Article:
The Associated Press reports:
A Montana judge on Monday sided with young environmental activists who said state agencies were violating their constitutional right to a clean and healthful environment by permitting fossil fuel development without considering its effect on the climate.
The ruling in the first-of-its- kind trial in the U.S. adds to a small number of legal decisions around the world that have established a government duty to protect citizens from climate change.
District Court Judge Kathy Seeley found the policy the state uses in evaluating requests for fossil fuel permits — which does not allow agencies to evaluate the effects of greenhouse gas emissions — is unconstitutional.
The Washington Post reports:
The win, experts say, could energize the environmental movement and reshape climate litigation across the country, ushering in a wave of cases aimed at advancing action on climate change. “People around the world are watching this case,” said Michael Gerrard, the founder of Columbia’s Sabin Center for Climate Change Law.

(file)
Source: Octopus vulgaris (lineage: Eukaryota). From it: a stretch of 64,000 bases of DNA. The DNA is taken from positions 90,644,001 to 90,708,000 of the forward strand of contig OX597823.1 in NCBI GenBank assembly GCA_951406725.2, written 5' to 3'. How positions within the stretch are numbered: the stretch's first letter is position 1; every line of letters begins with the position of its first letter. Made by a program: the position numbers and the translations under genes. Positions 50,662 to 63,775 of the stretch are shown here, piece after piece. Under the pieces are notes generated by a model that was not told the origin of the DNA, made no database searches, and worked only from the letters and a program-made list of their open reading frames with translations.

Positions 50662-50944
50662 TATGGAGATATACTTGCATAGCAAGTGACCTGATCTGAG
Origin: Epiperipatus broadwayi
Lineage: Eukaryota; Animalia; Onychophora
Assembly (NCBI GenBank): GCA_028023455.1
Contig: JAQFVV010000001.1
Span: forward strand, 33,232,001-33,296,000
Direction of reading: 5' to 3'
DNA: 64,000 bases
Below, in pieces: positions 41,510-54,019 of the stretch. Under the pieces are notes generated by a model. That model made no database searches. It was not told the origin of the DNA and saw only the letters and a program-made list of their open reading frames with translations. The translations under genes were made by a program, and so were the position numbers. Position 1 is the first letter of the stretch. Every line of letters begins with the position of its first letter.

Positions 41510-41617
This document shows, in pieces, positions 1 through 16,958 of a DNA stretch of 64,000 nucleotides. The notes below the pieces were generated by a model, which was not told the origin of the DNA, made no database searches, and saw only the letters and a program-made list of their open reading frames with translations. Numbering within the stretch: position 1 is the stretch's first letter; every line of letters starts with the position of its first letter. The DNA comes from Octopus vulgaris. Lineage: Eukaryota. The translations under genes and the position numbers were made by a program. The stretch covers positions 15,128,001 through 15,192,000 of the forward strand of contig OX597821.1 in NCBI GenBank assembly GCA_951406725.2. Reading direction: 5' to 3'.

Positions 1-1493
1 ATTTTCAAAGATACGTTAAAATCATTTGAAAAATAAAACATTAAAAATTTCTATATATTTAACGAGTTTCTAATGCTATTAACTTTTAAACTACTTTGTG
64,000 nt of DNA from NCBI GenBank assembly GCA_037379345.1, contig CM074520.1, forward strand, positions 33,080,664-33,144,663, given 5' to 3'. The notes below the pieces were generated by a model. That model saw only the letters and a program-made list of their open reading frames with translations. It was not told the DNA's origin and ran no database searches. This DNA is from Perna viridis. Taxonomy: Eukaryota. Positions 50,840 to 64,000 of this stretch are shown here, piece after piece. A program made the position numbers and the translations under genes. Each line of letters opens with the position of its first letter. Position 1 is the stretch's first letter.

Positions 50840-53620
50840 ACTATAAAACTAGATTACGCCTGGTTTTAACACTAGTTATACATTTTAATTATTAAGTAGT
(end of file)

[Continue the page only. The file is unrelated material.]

The ruling represents a rare victory for climate activists who have tried to use the courts to push back against government policies and industrial activities they say are harming the planet. In this case, it involved 16 young Montanans, ranging in age from 5 to 22, who brought the nation’s first constitutional and first youth-led climate lawsuit to go to trial.
Photo: Montana Gov. Greg Gianforte.
Huge huge win, in Montana of all places, as a judge rules kids have a right to a safe climate.
This state has more coal than any state in the country, and has never denied a fossil fuel permit–but change is coming!https://t.co/X433VOyYwN
— Bill McKibben (@billmckibben) August 14, 2023